Evidence-Based Complementary and Alternative Medicine / 2011 / Article / Figbox 2

Review Article

Paradoxes in Acupuncture Research: Strategies for Moving Forward

Box 2

Acupuncture-related definitions.
Acupuncture Treatment Versus Acupuncture Needling
The term “acupuncture” in and of itself is ambiguous. It has been used to refer to either a specific procedure involving
acupuncture needling or a multicomponent treatment that also involves history taking, physical examination, diagnosis, and
education. In some cases, nonneedling procedures (e.g., laser, TENS) conducted at acupuncture points are also referred to as
acupuncture. In order to minimize ambiguity, the term “acupuncture” will not be used in this paper. Rather, we will refer to
“acupuncture needling” or “acupuncture treatments”. We will not discuss techniques using stimulation of acupuncture points
without needles.
Components of Acupuncture Treatments
An underlying assumption of this paper is that acupuncture treatments are multicomponent interventions [54].
Accordingly, for research purposes, we divide the components of acupuncture treatments into four groups
(Figure 1): (1) needling components (i.e., needle size, depth, stimulation, location), (2) specific (acupuncture
theory-related) nonneedling components that are traditionally considered to have therapeutic value such as
Traditional Chinese Medicine (TCM) diagnosis and palpation, and (3) generic, nonspecific nonneedling components
that are not unique to acupuncture treatments such as belief and expectancy of the practitioner and patient, therapeutic
setting, time and attention. These distinctions become relevant in the discussion of issues related to the interpretation of
studies using sham controls, and the distinction between specific versus nonspecific effects. These distinctions are
further complicated by the fact that we do not fully understand which components of acupuncture have “active”
physiological effects.
Sham Acupuncture
The term “sham” acupuncture is used to refer to procedures controlling for the designated acupuncture treatment
components that are being evaluated. In human clinical trials, the aim of sham acupuncture is usually to perform a
“mock treatment” that the subject believes is an acupuncture treatment, but which in theory is missing all relevant
needling and/or specific nonneedling components that are hypothesized to be active. Examples of components that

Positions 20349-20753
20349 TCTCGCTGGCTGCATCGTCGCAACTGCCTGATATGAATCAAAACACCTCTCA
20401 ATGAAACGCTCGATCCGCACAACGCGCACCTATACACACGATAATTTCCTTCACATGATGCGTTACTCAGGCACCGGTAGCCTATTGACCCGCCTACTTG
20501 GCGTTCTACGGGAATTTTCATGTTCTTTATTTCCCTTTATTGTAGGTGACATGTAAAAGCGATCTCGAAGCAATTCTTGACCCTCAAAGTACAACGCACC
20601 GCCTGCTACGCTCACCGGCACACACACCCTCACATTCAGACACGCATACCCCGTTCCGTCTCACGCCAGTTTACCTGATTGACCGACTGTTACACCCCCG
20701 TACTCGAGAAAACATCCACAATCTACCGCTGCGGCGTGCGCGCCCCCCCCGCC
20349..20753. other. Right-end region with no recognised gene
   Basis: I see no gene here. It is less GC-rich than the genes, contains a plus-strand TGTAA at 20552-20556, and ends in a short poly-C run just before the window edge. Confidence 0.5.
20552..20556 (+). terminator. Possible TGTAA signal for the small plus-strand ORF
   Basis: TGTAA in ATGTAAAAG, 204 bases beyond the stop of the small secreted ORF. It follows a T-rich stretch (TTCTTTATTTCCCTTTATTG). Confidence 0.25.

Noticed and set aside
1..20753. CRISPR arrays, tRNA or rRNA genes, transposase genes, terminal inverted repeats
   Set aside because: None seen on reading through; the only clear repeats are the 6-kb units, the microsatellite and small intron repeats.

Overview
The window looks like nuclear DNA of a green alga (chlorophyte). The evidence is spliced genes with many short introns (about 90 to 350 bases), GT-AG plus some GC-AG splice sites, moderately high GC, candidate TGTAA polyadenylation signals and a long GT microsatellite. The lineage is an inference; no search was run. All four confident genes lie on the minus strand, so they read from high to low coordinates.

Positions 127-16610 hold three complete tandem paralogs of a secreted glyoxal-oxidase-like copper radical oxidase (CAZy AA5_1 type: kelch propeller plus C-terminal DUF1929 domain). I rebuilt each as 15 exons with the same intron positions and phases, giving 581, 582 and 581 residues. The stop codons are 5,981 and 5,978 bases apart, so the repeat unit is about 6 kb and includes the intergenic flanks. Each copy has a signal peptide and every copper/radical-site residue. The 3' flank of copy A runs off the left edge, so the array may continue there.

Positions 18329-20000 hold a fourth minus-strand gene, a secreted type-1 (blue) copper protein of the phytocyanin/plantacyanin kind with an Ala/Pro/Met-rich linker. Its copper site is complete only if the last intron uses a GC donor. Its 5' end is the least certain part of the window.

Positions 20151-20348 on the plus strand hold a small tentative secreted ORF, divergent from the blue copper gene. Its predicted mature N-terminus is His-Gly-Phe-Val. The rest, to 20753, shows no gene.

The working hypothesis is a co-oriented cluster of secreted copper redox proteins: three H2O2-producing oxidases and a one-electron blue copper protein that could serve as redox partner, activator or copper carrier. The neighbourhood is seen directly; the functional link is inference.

have been controlled for (alone or in combination) in clinical trials to date include needle location (e.g., use of
nonacupuncture points or acupuncture points believed to be therapeutically irrelevant) [55], degree of needle insertion
(e.g., no penetration or depths believed to be suboptimal) [56], needle stimulation (e.g., no or suboptimal manual or
electrical stimulation) [57], and components of patient/practitioner interactions traditionally considered integral to
acupuncture therapy (e.g., limited palpation or restricted dialog related to traditional Chinese medicine) [16]. In animal
experiments, the aim of a sham control is to perform a procedure that controls for the effects of the general handling of the animal
plus some of the needling components listed above.
Acupuncture Points
Based on historical texts, acupuncture points are locations on the body that are the focus of acupuncture needling,
acupressure, and other procedures. According to acupuncture theory, there are several hundred acupuncture points
that are distributed along “meridians” or “channels” connecting these points as well as numerous other “extra points”
that are not associated with a particular meridian. Although there is general consensus among acupuncturists regarding
the approximate location of major acupuncture points, experimental studies have shown considerable variability in the
precise location of points across practitioners [58, 59]. Moreover, there is yet little scientific evidence supporting
the distinction between acupuncture points and nonacupuncture points. Acupuncture points have been hypothesized
to have some anatomical correlations (e.g., nerves, connective tissue, gap junctions), as well as bioelectrical properties,
but limited systematic research is available to support these theories [35]. This lack of understanding of what is and
what is not an acupuncture point impacts our ability to interpret the results of clinical trials that compare needling
at acupuncture and nonacupuncture (i.e., sham) points.